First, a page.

From its debut just over four decades ago, Bloomsday has annually captured the imagination - and many of the streets - of the city of Spokane. The first 11 years of the race saw record turnout follow record turnout, while the image of downtown avenues teeming with runners graduated from phenomenon to celebration, and finally, city icon.

Churches and religion

The modern religious landscape of the Inland Northwest, much like that of the United States as a whole continues to change, most notably driven by a decline in alignment with mainline Protestant churches in favor of evangelical and other nondenominational organizations.

Here’s how Gonzaga has come of age in recent NCAA Tournaments

While the Zags in their infancy may have started by walking before they could crawl in 1999, storming into the NCAA Tournament’s Elite Eight in just their second appearance and following that with consecutive Sweet 16 bids, Gonzaga fought through subsequent growing pains and arrived at the precipice of tournament adulthood in 2015.

The Rings that bind

The Olympic symbol, five interlocking rings representing the North/South American, European, Asian, African and Australian continents, was designed as a symbol of global representation of the Olympic movement. The 2018 Winter Olympics in Pyeongchang, South Korea, mark the return of the winter games to the Asian continent after a 20-year absence.

Gonzaga’s decade of dominance in Las Vegas

Since the West Coast Conference moved its year-end tournament to Las Vegas in 2009, Gonzaga has owned the league's automatic NCAA tournament bid, winning eight men's titles and seven for the women. Some historic performances from other teams' players have dotted the headlines, but a quick look at the banners hanging from GU's rafters leaves no doubt as to who's top dog.

Ponderosa Pine: Love it or hate it

The Ponderosa Pine is native to our region and often cursed because it sheds large piles of needles and cones each year. But there are plenty of reasons to appreciate this giant. A mature ponderosa is not fire prone and though our area has seen many tumble in storms, the tree is considered "one of the most stable of trees," according to Spokane city arborist Jeff Perry.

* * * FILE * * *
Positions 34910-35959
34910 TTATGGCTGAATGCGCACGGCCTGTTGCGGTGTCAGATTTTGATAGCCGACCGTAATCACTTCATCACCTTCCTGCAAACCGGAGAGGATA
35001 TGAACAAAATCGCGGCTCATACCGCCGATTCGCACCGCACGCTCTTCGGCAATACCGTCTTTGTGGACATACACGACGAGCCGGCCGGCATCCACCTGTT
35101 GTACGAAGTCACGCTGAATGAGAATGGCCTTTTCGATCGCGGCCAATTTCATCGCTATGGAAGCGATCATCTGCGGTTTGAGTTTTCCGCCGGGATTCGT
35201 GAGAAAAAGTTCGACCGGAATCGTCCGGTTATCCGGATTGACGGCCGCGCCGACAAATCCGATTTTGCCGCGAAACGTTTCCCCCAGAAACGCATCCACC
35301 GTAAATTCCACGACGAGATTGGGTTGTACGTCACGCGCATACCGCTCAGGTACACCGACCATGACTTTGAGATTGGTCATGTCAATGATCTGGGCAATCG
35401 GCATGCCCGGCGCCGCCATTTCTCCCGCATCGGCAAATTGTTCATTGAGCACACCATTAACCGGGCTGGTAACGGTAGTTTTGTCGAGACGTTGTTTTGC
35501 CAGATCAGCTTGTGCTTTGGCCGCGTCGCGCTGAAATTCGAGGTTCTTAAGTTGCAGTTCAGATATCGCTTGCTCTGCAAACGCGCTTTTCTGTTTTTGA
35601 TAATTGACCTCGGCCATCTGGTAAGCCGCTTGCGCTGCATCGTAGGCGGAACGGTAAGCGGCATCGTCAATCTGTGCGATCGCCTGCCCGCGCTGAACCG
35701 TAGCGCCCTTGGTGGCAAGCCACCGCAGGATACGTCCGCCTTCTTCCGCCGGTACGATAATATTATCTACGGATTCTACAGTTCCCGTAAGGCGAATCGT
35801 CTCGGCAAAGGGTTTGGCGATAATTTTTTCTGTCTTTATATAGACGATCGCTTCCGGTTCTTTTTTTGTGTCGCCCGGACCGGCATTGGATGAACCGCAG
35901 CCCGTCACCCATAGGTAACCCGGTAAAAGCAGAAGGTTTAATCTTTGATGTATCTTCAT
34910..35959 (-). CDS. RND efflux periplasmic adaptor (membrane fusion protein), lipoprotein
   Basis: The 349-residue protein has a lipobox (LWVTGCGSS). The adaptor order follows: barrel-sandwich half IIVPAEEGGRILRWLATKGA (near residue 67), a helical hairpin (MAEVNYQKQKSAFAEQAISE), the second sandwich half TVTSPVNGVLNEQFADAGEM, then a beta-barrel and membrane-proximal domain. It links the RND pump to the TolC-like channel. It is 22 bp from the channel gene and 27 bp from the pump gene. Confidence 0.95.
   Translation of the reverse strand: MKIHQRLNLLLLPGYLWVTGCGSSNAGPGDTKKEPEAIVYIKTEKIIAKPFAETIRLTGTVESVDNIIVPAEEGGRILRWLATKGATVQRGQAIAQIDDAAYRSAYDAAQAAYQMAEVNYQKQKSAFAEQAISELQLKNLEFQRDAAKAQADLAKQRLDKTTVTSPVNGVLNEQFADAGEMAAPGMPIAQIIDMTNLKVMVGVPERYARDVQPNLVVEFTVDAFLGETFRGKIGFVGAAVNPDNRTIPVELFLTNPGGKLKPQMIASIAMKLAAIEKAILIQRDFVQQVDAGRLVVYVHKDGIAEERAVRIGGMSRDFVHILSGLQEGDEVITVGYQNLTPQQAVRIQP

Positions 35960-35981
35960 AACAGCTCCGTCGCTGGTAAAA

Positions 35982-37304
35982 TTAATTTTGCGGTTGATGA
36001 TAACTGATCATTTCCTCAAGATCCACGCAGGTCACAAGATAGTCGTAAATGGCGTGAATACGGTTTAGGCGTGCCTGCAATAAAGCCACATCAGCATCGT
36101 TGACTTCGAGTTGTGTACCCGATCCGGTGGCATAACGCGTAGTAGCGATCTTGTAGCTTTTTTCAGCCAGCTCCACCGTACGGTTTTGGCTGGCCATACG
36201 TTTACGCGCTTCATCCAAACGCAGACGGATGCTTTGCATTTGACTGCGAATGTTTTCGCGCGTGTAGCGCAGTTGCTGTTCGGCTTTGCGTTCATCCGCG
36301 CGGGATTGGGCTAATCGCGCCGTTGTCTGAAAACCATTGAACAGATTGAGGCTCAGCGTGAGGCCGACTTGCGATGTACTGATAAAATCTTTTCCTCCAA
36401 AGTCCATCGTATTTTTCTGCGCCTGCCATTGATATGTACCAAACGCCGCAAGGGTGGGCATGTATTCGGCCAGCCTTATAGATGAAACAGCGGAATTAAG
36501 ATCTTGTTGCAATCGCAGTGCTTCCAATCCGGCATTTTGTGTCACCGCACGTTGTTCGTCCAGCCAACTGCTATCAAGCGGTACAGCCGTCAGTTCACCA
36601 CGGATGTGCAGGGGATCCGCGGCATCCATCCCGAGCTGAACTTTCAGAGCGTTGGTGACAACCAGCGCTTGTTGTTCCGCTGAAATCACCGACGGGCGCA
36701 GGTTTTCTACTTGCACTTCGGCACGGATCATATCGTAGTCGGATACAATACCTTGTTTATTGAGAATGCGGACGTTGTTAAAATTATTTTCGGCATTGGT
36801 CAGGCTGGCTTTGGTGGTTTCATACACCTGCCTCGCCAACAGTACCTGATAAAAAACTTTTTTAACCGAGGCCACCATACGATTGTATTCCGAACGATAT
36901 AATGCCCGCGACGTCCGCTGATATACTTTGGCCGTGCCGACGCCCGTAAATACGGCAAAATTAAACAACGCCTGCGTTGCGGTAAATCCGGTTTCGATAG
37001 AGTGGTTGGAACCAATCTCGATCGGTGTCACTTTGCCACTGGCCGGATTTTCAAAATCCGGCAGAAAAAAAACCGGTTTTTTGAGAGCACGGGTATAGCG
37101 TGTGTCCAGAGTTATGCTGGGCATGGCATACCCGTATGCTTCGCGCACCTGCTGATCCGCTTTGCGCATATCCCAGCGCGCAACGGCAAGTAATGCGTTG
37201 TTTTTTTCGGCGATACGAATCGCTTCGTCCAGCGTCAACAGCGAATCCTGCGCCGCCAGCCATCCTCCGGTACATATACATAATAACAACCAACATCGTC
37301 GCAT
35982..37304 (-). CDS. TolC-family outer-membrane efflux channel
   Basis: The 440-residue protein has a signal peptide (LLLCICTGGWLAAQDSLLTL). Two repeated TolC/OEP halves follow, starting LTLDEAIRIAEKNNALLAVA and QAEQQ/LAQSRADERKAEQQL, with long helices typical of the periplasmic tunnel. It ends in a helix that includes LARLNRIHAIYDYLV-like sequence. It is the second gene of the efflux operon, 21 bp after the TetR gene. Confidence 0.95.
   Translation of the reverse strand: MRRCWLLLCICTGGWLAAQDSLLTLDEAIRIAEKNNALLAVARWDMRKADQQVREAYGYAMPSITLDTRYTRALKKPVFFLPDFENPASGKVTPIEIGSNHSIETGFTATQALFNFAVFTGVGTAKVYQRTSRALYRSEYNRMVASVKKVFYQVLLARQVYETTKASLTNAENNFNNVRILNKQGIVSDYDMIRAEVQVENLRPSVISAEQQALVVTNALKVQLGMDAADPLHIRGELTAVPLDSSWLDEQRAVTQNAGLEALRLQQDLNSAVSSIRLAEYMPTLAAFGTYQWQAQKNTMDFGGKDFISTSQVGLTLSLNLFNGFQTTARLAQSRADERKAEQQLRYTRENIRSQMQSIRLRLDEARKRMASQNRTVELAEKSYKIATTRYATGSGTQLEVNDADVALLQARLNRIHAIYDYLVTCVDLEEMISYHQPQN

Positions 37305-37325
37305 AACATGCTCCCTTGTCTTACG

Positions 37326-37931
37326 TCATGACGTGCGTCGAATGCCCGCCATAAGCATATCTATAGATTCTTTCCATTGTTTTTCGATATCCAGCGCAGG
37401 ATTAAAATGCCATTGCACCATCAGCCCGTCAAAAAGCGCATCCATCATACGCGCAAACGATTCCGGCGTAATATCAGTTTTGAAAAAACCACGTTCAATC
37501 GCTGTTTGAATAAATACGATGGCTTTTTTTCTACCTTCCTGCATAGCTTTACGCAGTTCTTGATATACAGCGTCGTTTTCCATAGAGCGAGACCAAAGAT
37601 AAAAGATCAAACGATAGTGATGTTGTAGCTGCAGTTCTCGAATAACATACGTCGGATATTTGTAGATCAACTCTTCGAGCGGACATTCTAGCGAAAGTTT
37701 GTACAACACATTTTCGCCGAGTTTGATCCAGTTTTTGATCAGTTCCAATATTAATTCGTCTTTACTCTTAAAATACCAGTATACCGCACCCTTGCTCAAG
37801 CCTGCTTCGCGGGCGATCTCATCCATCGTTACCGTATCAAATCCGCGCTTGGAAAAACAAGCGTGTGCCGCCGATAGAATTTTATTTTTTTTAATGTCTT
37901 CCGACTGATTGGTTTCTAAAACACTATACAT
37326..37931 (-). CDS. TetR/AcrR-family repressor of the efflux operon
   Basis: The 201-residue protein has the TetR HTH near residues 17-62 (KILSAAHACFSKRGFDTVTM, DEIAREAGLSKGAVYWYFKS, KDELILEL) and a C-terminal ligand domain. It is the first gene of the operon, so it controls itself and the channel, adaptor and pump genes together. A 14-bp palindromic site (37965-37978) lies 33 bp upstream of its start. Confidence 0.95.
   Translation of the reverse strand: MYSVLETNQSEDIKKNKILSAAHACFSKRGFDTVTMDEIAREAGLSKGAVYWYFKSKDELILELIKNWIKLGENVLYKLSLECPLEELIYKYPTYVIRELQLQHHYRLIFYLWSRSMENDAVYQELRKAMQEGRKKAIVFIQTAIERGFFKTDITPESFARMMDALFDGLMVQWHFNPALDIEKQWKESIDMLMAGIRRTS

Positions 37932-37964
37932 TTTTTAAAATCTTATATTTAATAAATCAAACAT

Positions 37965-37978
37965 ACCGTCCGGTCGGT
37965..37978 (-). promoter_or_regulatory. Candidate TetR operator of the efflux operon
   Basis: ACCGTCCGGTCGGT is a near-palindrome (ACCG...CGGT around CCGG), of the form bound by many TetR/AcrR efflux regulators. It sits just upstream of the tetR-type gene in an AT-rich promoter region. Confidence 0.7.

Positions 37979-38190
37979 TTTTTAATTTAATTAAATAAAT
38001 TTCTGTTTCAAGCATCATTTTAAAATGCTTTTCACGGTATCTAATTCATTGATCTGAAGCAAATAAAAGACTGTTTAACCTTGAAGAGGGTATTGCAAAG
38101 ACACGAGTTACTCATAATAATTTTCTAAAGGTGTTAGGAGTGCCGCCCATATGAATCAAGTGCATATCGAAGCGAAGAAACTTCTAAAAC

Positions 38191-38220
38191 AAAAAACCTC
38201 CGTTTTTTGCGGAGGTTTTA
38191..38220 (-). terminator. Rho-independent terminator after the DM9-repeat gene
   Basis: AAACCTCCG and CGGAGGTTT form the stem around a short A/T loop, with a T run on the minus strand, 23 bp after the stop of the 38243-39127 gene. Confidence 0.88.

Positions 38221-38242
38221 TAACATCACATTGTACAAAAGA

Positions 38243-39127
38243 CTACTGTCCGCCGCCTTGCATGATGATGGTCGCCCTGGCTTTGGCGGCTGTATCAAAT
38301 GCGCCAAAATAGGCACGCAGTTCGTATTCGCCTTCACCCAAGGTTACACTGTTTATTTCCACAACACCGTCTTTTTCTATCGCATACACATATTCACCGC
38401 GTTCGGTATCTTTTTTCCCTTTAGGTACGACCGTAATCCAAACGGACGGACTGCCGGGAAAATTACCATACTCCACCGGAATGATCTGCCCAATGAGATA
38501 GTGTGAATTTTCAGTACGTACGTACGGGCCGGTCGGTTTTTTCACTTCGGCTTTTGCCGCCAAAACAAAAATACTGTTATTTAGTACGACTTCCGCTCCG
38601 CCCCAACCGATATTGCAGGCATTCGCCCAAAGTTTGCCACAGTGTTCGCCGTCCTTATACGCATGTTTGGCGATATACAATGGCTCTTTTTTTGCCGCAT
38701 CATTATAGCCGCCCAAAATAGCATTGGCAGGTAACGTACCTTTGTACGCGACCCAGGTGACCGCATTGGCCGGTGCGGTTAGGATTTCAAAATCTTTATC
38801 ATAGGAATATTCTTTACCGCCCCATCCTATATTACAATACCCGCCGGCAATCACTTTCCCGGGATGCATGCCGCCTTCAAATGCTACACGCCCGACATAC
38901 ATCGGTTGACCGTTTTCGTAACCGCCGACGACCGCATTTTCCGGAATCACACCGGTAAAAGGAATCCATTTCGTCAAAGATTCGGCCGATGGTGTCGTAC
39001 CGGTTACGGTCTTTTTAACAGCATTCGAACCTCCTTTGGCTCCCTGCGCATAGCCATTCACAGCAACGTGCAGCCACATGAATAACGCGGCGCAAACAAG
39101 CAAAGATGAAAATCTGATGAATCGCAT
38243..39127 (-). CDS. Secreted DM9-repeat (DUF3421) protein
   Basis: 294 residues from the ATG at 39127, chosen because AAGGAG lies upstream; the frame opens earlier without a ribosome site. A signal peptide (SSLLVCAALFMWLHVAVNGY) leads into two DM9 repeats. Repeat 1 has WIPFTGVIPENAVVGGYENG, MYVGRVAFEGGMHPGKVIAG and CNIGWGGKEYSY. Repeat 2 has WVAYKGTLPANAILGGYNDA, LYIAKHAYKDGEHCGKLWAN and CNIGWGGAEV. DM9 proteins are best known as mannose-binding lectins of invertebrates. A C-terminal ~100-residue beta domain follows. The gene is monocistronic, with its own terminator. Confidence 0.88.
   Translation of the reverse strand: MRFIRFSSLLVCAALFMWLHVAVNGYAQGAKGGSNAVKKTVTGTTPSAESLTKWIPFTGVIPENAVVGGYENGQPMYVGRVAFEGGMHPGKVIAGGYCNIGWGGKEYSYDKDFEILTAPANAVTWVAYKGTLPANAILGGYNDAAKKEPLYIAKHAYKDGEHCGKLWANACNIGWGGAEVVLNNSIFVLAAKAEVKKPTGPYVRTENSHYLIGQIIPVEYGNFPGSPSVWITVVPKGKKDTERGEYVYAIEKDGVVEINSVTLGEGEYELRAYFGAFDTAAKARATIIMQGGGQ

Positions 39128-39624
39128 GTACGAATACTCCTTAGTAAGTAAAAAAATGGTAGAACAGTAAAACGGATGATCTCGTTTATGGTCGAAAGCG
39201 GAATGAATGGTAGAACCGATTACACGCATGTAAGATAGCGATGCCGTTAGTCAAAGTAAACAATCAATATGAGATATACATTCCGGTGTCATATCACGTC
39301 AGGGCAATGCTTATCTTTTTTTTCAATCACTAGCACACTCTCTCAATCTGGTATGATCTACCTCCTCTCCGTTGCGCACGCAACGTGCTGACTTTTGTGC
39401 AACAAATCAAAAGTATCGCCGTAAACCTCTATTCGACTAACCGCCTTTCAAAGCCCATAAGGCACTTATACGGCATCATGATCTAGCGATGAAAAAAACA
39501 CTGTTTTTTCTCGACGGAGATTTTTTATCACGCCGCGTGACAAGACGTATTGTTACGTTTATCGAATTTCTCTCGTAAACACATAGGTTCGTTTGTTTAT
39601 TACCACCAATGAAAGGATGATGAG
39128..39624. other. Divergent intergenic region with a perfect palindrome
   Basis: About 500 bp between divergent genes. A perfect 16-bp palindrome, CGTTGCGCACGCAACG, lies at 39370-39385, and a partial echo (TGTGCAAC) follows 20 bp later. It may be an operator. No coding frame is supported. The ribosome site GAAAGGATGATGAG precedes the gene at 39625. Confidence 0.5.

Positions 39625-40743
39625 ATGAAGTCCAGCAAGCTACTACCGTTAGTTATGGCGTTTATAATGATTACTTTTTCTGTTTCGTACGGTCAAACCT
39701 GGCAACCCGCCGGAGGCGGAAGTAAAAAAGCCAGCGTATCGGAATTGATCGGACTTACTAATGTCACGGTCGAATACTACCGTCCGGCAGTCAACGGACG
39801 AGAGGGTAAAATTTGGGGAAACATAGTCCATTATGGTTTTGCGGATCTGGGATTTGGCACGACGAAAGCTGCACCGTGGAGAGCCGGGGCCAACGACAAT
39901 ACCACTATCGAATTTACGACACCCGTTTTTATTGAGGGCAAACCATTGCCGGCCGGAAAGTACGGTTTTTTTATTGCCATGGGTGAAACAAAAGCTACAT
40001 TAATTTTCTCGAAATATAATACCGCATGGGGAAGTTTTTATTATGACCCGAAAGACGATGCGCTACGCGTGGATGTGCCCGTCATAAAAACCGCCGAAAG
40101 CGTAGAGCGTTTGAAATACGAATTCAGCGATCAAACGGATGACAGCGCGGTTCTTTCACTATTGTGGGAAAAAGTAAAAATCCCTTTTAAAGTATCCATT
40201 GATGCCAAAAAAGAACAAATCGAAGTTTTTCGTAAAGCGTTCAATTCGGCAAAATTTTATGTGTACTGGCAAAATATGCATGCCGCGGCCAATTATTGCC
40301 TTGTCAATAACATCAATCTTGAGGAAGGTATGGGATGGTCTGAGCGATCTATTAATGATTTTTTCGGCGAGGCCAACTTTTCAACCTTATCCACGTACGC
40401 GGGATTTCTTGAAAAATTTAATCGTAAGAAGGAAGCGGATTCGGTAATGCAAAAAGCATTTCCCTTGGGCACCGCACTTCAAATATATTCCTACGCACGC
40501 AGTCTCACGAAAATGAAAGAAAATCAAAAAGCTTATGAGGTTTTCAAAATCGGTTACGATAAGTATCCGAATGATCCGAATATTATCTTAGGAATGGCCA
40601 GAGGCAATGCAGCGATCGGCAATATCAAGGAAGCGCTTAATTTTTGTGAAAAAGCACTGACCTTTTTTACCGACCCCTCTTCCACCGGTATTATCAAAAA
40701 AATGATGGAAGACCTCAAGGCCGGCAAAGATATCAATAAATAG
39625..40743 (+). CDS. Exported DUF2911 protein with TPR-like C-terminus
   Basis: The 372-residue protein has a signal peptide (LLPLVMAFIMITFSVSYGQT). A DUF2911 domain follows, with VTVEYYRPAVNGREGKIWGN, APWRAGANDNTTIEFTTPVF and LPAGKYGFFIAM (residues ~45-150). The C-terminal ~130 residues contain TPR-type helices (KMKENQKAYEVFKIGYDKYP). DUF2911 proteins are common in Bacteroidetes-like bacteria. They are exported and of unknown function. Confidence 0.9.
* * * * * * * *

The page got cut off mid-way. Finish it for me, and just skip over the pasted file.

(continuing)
Winter Olympics bring world’s focus on Pyeongchang

The Olympic symbol, five interlocking rings representing the North/South American, European, Asian, African and Australian continents, was designed as a symbol of global representation of the Olympic movement. The 2018 Winter Olympics in Pyeongchang, South Korea, mark the return of the winter games to the Asian continent after a 20-year absence.

TET OFFENSIVE

Hank Melanson was 18 years old and had just landed near Khe Sanh in central Vietnam when he witnessed a fellow Marine shot and killed. The battle launched what came to be known as the Tet Offensive, the bloodiest period of a war that changed America forever.

Columbia space shuttle disaster

Thirty minutes after firing braking rockets and beginning re-entry to Earth's atmosphere over the Pacific Ocean, some temperature and tire pressure sensors went offline. Eleven minutes later, commander Rick Husband made a radio response just west of Houston that said "Roger . . . " and was then interrupted by static noise. Less than one minute later, 38 miles above Earth and traveling over 18 times the speed of sound, the vessel had disintegrated.

Remembering Great Alaska Quake, Tsunami

After a powerful undersea quake and a blast of cellphone alerts early on Jan. 23, 2018, Alaskans braced for a tsunami that was expected to smash into the state's southern coast and western Canada. The National Weather Service also issued lower-level watch advisories for Washington, Oregon, California and Hawaii. It stirred echoes of the Great Alaska Earthquake of 1964, a massive 9.2 magnitude that claimed 139 lives.

100 years ago, the world learned what a truly awful flu season was like

The 2017-2018 flu season has been extraordinary, but the numbers pale in the history of the world. The Spanish Flu (1918-19) saw as much as 40 percent of the world's population affected. In the U.S. alone, 675,000 died and more than 50 million worldwide. The Asian Flu (1957-58) killed 69,800 in the U.S. and 1-1.5 million worldwide. A decade later the Hong Kong flu killed one million and a decade after that another million died from the Russian flu.